Last week, I wrote about the lack of clean water and toilet facilities in Die Gaatjie, an "unofficial" community of 200 families near the tourist township of Sedgefield, South Africa. A report in today's "The Herald Online" leaves no doubt that the situation in Die Gaatjie is far from unique.
According to the report, 80 babies in the Eastern Cape province of South Africa have died of waterborne diseases in the last few months. The total includes at least 15 victims in Barkly East and 62 in Sterkspruit. Other towns in the Ukhahlamba district municipality may also be affected.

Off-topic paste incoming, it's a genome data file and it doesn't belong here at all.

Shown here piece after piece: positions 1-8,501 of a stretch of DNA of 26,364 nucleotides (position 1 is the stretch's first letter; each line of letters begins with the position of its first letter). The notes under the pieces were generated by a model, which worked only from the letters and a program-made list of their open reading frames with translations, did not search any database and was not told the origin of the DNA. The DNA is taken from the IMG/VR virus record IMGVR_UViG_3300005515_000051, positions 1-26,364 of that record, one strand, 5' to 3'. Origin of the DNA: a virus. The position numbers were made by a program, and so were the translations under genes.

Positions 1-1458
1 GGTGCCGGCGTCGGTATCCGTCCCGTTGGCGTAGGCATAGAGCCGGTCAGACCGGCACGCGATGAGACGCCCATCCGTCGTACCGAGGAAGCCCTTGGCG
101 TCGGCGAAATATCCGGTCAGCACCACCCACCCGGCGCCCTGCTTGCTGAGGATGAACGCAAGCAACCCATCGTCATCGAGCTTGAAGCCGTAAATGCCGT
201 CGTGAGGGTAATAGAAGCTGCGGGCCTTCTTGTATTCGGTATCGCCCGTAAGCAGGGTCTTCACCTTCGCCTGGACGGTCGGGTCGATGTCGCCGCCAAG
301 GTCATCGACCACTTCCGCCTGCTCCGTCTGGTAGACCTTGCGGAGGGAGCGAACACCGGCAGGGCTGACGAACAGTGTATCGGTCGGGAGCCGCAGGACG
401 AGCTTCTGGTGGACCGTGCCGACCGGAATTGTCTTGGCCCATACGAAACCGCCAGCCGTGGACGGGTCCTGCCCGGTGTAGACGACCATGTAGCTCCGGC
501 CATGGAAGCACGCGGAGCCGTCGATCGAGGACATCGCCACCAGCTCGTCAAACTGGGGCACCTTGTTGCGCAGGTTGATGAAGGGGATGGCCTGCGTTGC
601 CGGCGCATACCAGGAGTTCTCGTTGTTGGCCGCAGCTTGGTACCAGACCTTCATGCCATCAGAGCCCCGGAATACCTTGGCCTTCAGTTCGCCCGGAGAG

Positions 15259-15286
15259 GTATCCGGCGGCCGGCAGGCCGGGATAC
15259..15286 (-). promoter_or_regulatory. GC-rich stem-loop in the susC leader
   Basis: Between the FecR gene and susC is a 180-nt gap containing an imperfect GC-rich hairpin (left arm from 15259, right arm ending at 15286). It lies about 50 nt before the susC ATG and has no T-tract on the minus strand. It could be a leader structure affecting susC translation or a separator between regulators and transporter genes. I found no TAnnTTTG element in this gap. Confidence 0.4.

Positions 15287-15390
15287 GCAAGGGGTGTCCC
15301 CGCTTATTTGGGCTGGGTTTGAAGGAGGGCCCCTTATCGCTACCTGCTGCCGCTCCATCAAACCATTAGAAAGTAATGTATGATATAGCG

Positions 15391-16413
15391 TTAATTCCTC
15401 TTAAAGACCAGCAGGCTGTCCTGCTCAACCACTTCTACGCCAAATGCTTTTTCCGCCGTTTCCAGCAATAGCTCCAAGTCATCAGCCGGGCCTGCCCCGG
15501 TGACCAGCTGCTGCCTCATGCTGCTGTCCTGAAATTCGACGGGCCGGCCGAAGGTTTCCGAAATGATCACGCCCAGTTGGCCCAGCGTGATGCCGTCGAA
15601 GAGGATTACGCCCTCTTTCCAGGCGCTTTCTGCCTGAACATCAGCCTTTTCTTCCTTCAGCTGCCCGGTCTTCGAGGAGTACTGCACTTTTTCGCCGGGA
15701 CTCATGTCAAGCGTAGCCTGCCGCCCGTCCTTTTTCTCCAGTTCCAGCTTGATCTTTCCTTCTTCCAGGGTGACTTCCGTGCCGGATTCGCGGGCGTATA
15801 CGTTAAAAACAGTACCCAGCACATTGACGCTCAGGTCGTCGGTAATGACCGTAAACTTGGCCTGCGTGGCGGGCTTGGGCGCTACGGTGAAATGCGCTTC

The babies died from "...diarrhea and other complications..." after drinking contaminated tap water. There was a breakdown in the municipal water purification system last October, according to an official health report, but no actions were taken to correct the problem. Nor were residents alerted to the breakdown.
Meanwhile, officials appear to be spending their time playing the Blame Game instead of addressing the emergency. The Municipal Manager claims that the local hospital was dilatory in reporting the deaths; hospital officials reply that they reported the deaths to the municipality after seven babies died of gastroenteritis, but that municipal officials took no action.
And while "health" officials play, babies die.
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